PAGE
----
Clay Gravely added that the cameras are helpful for his office because they leave “no question about what really happened.”

• Area resident Tony Jones asked Dunn if the city police department would be willing to support a Police Athletic League (PAL), an organization in which the department helps coach young people and supports them in sports and other activities.

Dunn said that a crucial part of community policing is creating relationships with young people in the community, and that he and the department would be more than willing to support youth activities.

He said the police department he previously had worked for in Portsmouth had a PAL, and that even for a larger department, the time investment was difficult.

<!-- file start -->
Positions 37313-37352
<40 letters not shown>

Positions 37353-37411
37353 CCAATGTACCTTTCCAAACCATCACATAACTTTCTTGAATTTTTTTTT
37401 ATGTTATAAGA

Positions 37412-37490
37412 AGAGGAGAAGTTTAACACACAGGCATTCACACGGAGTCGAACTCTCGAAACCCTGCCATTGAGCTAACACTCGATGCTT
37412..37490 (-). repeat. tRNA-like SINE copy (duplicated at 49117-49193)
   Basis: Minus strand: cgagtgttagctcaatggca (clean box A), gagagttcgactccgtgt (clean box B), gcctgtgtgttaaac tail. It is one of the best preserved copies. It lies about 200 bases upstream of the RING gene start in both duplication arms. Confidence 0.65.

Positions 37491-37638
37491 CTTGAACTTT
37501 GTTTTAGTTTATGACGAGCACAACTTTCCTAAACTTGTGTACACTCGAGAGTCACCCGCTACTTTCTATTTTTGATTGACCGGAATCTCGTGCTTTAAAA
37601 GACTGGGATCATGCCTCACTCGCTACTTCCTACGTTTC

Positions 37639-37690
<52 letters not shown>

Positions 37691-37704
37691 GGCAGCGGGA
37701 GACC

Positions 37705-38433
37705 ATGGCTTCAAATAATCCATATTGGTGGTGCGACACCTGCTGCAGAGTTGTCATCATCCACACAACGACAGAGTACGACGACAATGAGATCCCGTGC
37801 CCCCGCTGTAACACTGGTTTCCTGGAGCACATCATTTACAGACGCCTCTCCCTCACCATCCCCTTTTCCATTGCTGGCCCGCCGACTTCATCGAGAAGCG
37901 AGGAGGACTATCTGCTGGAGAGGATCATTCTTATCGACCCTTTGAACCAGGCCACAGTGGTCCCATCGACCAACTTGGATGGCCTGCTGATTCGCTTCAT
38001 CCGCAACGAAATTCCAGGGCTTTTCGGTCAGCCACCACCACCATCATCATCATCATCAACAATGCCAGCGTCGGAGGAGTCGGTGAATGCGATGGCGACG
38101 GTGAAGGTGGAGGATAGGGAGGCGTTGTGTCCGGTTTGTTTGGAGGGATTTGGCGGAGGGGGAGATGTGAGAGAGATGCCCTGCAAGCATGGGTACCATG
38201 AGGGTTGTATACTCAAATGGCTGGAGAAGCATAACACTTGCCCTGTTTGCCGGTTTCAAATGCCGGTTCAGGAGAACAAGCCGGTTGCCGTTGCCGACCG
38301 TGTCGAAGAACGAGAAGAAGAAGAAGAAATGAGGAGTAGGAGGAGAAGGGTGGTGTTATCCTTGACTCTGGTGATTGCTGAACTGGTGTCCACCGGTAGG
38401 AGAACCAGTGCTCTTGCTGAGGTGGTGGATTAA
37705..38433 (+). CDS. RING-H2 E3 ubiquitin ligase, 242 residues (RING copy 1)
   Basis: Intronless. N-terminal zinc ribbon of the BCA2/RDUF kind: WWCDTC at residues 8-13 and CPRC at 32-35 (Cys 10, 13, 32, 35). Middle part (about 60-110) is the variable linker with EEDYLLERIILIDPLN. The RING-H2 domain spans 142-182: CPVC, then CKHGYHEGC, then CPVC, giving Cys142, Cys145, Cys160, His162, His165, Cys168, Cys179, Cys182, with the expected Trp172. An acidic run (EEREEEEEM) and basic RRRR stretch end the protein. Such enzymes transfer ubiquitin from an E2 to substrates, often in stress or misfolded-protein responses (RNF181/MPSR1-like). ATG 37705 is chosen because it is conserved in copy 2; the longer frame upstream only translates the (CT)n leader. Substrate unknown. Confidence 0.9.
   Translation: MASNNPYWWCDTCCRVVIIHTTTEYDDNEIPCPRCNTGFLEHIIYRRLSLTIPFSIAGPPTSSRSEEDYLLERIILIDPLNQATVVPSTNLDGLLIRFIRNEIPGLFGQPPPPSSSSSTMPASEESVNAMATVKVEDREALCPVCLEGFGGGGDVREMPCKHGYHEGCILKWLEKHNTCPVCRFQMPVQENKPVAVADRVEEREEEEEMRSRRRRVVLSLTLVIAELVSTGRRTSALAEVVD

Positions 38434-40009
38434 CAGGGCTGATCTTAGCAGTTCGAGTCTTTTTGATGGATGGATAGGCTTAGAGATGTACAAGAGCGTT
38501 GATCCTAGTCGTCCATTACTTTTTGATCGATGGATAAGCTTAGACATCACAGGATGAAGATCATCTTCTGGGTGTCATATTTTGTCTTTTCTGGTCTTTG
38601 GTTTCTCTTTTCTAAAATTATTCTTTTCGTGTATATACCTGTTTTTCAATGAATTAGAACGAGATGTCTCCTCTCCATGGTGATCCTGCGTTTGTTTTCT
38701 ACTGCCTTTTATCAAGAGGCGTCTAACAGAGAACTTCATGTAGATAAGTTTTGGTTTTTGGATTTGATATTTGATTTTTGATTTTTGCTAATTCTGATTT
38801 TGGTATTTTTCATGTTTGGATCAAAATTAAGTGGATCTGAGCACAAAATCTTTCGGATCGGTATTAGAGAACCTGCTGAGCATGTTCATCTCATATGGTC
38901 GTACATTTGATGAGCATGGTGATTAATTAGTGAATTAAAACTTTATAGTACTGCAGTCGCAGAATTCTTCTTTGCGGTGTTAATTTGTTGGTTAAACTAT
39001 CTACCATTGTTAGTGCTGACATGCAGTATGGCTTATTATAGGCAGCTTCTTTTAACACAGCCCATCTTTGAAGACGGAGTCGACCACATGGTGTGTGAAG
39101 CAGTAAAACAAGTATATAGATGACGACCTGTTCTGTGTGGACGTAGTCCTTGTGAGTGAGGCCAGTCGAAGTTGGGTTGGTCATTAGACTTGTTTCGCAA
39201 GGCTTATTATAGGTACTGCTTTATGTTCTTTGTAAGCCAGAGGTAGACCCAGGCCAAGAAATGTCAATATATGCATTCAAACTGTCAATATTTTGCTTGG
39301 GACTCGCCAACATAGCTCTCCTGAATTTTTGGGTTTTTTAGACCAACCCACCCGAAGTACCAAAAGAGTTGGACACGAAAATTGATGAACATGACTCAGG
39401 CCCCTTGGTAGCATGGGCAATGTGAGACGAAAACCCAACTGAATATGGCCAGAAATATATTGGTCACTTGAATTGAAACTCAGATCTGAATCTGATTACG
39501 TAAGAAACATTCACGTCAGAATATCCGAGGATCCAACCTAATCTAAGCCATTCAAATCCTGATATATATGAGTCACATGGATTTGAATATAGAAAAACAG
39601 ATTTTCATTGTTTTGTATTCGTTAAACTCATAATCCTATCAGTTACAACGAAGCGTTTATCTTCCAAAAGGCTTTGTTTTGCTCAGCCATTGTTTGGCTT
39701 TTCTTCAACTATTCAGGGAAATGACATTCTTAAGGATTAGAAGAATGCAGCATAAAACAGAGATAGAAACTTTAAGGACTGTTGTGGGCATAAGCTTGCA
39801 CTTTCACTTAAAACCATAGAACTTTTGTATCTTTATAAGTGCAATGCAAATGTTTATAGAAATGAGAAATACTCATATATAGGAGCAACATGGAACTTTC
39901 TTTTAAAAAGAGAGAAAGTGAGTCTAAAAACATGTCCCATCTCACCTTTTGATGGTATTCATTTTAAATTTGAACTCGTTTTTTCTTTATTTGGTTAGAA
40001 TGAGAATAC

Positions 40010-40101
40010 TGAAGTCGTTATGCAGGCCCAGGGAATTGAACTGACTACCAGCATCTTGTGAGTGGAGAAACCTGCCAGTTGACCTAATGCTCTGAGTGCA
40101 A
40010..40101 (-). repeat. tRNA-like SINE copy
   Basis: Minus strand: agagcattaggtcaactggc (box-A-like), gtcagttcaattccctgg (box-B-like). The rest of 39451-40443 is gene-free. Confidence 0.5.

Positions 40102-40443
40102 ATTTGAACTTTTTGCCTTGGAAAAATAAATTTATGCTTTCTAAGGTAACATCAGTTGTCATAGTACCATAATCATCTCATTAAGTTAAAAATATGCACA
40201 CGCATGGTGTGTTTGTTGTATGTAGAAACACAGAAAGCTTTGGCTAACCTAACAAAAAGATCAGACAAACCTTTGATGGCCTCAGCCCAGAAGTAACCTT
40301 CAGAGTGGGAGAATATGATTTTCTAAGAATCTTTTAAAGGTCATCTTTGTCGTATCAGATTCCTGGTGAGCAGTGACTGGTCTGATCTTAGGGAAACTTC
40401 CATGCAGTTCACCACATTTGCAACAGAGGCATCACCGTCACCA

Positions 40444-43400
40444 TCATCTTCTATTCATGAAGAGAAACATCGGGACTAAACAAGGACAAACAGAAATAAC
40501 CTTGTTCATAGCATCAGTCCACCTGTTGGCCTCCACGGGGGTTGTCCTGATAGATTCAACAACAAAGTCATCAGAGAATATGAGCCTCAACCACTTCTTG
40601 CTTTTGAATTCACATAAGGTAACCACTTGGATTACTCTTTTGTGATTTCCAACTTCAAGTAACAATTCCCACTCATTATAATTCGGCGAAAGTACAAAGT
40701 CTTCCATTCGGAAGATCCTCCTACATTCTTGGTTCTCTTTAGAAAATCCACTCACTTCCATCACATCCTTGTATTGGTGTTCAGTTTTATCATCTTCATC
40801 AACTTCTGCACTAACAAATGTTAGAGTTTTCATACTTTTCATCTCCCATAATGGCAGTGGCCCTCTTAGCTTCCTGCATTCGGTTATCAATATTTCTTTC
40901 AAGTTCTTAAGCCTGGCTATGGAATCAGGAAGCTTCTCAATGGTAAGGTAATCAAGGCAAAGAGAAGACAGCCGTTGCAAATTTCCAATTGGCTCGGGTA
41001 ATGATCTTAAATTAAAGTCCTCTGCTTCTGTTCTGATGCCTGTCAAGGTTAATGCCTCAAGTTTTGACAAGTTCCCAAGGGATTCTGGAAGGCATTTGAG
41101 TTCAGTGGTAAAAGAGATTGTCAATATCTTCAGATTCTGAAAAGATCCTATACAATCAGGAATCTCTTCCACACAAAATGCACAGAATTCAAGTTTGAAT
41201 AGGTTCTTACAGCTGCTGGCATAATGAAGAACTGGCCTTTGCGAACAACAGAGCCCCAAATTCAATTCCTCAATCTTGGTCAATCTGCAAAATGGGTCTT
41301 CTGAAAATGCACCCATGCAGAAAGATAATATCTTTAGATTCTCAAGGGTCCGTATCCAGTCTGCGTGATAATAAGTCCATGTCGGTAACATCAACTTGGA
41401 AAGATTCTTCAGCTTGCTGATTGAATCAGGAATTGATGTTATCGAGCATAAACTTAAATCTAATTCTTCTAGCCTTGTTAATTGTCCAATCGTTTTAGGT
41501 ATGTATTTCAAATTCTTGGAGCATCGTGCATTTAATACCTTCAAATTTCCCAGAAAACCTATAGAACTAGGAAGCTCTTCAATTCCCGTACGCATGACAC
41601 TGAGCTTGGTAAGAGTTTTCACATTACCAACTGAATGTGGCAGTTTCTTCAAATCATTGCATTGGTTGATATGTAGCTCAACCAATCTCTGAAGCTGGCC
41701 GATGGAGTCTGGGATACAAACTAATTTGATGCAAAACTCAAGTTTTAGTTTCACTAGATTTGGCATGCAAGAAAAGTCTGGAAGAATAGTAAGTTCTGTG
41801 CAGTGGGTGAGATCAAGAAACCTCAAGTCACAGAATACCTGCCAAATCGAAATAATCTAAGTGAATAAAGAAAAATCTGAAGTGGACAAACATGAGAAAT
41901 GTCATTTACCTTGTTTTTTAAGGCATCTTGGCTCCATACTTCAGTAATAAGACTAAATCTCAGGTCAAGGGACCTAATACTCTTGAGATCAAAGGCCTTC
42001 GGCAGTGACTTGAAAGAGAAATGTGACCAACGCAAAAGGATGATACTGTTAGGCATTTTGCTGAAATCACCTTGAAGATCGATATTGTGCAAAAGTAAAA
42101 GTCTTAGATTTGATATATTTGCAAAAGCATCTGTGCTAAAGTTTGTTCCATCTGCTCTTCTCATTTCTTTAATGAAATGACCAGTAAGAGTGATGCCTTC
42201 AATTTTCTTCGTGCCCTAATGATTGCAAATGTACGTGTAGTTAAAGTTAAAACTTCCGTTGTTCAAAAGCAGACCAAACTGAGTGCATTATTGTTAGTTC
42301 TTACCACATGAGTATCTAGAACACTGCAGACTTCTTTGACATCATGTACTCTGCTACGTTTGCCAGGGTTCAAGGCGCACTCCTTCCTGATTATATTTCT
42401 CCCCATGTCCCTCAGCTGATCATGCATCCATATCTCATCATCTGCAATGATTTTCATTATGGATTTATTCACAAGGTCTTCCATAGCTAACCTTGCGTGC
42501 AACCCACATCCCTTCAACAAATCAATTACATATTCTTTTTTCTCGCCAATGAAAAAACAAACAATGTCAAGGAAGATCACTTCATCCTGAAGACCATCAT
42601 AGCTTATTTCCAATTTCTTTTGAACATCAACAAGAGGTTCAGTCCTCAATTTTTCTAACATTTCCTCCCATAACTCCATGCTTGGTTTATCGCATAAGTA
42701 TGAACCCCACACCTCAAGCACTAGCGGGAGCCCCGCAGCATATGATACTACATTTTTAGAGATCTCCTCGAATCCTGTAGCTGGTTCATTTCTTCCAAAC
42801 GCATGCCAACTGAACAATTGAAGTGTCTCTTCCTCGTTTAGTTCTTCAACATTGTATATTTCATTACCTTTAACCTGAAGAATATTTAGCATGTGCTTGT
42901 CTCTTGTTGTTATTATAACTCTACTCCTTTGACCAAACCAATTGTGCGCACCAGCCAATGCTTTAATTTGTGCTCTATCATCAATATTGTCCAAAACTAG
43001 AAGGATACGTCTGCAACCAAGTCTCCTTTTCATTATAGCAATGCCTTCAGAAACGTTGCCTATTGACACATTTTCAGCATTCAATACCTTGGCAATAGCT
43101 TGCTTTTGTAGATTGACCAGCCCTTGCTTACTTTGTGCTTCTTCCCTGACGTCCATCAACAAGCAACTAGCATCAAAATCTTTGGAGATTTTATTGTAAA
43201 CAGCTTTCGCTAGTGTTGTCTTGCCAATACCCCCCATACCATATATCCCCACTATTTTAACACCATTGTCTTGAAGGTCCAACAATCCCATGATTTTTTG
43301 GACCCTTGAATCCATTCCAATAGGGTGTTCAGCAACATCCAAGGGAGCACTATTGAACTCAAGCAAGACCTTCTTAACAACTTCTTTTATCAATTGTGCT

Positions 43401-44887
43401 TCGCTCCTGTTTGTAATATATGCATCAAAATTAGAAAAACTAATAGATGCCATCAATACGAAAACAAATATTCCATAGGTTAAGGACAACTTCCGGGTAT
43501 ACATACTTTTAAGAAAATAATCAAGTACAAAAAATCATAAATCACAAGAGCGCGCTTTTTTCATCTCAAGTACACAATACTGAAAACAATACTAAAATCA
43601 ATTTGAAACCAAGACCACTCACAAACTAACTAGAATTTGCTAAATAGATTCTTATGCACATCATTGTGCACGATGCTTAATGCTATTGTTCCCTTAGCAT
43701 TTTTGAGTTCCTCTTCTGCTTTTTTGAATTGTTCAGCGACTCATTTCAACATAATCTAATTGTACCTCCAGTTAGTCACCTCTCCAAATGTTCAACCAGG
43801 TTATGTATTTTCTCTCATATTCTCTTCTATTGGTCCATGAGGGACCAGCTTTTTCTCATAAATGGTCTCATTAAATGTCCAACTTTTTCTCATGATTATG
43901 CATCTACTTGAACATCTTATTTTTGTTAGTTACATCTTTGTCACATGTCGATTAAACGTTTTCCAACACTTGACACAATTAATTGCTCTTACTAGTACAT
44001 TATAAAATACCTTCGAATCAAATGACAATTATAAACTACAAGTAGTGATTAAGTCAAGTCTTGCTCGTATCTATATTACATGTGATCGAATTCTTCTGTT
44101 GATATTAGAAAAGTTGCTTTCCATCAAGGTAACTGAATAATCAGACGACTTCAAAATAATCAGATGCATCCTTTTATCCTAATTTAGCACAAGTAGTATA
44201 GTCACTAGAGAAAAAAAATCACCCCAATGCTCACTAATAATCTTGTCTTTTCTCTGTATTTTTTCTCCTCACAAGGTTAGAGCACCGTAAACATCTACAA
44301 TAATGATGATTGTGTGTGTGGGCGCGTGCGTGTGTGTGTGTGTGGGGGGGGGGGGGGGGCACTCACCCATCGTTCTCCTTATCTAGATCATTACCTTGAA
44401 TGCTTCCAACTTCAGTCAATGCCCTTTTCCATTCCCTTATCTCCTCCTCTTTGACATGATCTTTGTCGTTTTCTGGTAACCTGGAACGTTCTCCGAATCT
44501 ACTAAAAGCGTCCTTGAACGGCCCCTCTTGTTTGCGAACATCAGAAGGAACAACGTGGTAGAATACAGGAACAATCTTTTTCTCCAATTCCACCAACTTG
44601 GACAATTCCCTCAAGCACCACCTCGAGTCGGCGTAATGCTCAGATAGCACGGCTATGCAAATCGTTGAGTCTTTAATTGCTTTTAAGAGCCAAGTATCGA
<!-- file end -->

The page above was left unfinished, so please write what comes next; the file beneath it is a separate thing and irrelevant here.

However, he said, different forms of youth outreach remained a priority for the department.

Clay Gravely said youth outreach is key to preventing crimes, because criminals generally are set on the wrong path in their early teenage years. He said that he recently had attended a conference on gang prosecution, and the speaker said most smaller gangs attempt to recruit 14 and 15 year olds.

• An area resident asked what the police department’s policy is regarding Tasers in light of the 2009 death of a city teenager after he was stunned by a Taser.

Fincher said following that incident and Taser-related deaths worldwide, the rules regarding when to use Tasers — also known as the “use of force continuum” — and rules regarding where Tasers should be aimed have been adjusted.

The department and individual officers have restricted their use of Tasers accordingly, Fincher said.